The Australian Climate Case
Uncle Pabai and Uncle Paul – First Nations leaders from remote islands in Guda Maluyligal in the Torres Strait – are taking the Australian government to court for failing to prevent climate change.
Uncle Pabai and Uncle Paul are Traditional Owners whose ancestors have lived in the Torres Strait for more than 65,000 years. Now they are on the frontline of climate change, and face losing their island homes under rising seas.
Australia’s response to climate change is one of the weakest in the world. If the Federal government doesn’t change course – and fast – then islands in the Torres Strait could become uninhabitable, forcing Torres Strait Islander communities to leave their homes, severing 65,000 years of connection to the land and making them Australia’s first climate change refugees.
This case is the first time that anyone in Australia has argued that the whole of the Federal government – not just one Minister or agency – has a duty to protect people from climate harm. If successful, Pabai and Paul won’t just be protecting their communities – they’ll be making us all safer from damaging climate change.
The legal arguments
Uncle Pabai and Uncle Paul have turned to the courts in the hope of protecting their communities from disaster. They are arguing that the Federal government has a legal responsibility to ensure Torres Strait Islander Peoples are not harmed by climate change. In legal terms, this is called a ‘duty of care’.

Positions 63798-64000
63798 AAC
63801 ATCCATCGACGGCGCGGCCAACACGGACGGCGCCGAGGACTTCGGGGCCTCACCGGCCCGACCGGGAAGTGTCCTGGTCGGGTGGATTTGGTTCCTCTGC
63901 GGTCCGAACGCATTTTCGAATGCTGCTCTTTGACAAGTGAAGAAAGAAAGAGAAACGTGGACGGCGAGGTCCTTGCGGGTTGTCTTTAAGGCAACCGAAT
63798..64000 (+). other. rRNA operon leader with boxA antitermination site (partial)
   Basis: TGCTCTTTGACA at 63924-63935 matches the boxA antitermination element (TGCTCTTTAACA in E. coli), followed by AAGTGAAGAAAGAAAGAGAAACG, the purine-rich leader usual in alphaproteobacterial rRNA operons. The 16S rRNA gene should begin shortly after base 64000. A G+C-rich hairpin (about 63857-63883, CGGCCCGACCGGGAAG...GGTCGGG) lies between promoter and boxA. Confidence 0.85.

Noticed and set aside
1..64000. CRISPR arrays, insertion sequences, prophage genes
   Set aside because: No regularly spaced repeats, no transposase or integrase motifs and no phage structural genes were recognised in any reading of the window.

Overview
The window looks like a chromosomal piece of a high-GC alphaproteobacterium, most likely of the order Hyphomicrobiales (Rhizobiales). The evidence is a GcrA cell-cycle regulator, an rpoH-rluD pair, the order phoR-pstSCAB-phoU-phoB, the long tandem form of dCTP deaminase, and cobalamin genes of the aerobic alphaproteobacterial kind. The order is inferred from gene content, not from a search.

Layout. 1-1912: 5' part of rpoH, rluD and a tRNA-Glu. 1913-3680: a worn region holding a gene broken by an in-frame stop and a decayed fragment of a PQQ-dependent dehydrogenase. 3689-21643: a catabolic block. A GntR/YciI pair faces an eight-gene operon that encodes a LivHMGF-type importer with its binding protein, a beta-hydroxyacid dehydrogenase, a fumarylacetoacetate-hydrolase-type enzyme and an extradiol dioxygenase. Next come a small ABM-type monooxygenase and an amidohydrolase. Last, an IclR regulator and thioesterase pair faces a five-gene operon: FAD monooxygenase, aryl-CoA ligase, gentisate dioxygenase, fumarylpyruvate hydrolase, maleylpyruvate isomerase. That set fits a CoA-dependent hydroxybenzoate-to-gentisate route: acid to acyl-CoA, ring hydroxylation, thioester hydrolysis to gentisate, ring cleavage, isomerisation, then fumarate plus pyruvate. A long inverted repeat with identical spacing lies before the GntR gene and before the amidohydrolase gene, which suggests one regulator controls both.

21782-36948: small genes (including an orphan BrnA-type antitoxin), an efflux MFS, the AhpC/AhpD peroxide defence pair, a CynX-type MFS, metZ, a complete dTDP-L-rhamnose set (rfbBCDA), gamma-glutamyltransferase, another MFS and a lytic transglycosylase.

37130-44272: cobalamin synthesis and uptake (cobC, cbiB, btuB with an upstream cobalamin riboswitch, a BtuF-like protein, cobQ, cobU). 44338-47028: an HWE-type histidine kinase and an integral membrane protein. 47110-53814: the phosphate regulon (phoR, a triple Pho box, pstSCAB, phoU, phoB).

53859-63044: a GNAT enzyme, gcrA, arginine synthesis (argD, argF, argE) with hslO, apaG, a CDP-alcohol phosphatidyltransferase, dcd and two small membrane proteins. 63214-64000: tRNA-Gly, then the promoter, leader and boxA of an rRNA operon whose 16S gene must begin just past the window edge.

Uncle Pabai and Uncle Paul will argue that by failing to prevent climate change the Australian government has unlawfully breached this duty of care, because of the severe and lasting harm that climate change would cause to their communities. They are seeking an order from the court requiring the government to prevent this harm to their communities by cutting greenhouse gas emissions.
Other court documents are also available from the Court’s website, including the Statement of Claim and the government’s defence.
Torres Strait Islanders have a long history of fighting for their rights – and some of those battles have transformed the face of modern Australia. Torres Strait Islander man Eddie Mabo, took on the government through the courts and established that terra nullius was a lie, paving the way for land rights for all First Nations Peoples in Australia.
Building on international success
The Australian Climate Case has been developed in partnership with the Urgenda Foundation, international legal experts who have a proven record of successful climate change litigation.
It all started in 2015, when the Urgenda Foundation helped 886 people in the Netherlands take the Dutch government to court for not doing enough to prevent climate change. They won the case in the District Court of the Hague and then won again at the two stages of appeal, with a final victory in the Supreme Court in 2019.
The case was the first to establish that a government has a duty of care to protect people from climate harms. The court ordered the Dutch government to significantly reduce the Netherlands’ greenhouse gas emissions within 5 years.
As a result of the groundbreaking case, the Netherlands now has some of the strongest climate policies in the world and is closing coal-fired power stations and investing billions in renewable energy and energy efficiency. People in Belgium, Colombia, France, Germany and Ireland have also had success in the courts, and there are plenty of similar cases under way in other countries.
This isn’t just about the Torres Strait. People all across Australia are going to be hit hard by climate change: sea level rise, bushfires, floods, droughts and other dangerous climate impacts will affect us.
So if we win, it won’t just protect our communities – we’ll be keeping everyone safe.
– Uncle Pabai + Uncle Paul